Developers are expected to detail land development plans for the in Cranberry at the township’s next planning commission meeting on Monday.
The meeting, which will be open for public comment, will be at 6 p.m. at the Cranberry Township Municipal Center on Rochester Road.
During a Monday workshop meeting, planning commission members reviewed a rendering , which will be located along Route 228 on 65 acres near Cranberry’s border with Seven Fields.
Besides the building, the plans depicted a new road to be built in the hopes of easing traffic that the school will add to the roads. The yet unnamed roadway would lead from an intersection with Franklin Road and connect with Old Mars Crider Road.
The high school, which will accommodate as many as 1,000 students, is the largest building project that the Diocese of Pittsburgh has undertaken in recent history. In 2010, the diocese announced plans to close the school’s building in Pittsburgh's Troy Hill and move programs to Cranberry in response to population growth and shifts in the North Hills.
The planning commission earlier this month recommended approving the diocese's plans to begin grading 37 acres at the school’s future home. The request will next go before Cranberry’s board of supervisors for final approval on Thursday.
If approved, Michael Arnold, chief facilities officer for the Pittsburgh diocese, has said the plan is to begin grading the wooded land in March and begin building construction by May.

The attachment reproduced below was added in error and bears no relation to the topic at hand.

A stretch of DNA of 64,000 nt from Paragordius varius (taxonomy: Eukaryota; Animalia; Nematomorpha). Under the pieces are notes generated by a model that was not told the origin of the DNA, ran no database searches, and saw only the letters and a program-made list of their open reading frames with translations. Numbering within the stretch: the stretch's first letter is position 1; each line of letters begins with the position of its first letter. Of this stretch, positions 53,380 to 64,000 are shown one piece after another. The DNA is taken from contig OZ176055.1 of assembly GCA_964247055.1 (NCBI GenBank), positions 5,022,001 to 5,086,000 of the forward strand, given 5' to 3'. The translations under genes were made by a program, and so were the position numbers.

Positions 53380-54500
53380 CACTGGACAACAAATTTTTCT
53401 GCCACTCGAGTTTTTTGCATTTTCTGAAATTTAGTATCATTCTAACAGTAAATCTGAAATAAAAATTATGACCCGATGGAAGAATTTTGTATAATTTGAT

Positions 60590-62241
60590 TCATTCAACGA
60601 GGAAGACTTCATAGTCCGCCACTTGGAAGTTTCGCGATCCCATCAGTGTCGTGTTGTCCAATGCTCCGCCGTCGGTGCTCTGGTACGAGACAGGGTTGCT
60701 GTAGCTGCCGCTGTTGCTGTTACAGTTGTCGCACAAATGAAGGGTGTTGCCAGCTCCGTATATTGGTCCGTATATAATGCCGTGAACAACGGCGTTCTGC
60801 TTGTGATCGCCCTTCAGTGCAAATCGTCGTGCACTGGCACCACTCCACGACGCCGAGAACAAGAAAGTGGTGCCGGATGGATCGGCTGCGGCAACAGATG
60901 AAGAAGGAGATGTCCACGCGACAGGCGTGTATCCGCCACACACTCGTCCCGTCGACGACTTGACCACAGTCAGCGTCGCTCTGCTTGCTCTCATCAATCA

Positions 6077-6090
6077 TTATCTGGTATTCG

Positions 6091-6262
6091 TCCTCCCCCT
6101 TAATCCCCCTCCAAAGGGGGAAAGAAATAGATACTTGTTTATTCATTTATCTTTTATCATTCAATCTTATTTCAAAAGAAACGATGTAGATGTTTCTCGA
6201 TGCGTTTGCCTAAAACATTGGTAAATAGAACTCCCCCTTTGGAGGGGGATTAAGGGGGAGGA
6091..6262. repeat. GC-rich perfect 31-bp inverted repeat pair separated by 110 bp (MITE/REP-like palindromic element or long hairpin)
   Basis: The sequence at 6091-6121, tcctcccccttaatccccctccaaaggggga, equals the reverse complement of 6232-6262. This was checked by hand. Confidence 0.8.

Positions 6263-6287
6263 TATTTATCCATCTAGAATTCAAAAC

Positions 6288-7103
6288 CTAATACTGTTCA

The school is to open in time for the 2013-14 school year, although Arnold said an auditorium, library and other areas not used for classrooms or administrative space might be added in later phases of construction.
Efforts to raise money for new North Catholic, are ongoing. In the meantime, Arnold said the diocese will continue to move forward with plans for the school.
Civil & Environmental Consultants Inc. in Pittsburgh is overseeing land planning for the diocese. Ron Henshaw, Cranberry’s director of community development, on Monday said there still are items in the proposed building plans—including potential locations for a ball field and football stadium— that need to be addressed before the commission can give its recommendation for approval to Cranberry’s board of supervisors.
Henshaw added the township welcomes any questions or concerns neighbors of the proposed school might have about the property.
Henshaw said he already has met with several Seven Field residents who have homes near the entrance to the school’s new site. Those residents, who also attended a planning commission meeting earlier in January, had concerns of how traffic from North Catholic would affect their property,
Henshaw said he gave the neighbors copies on the school’s development plans. He suggested other residents with concerns about the school schedule a meeting with the township’s staff to learn more about the project.
“We’re trying to open the door and let them know this is public information, so come in and meet with us,” he said.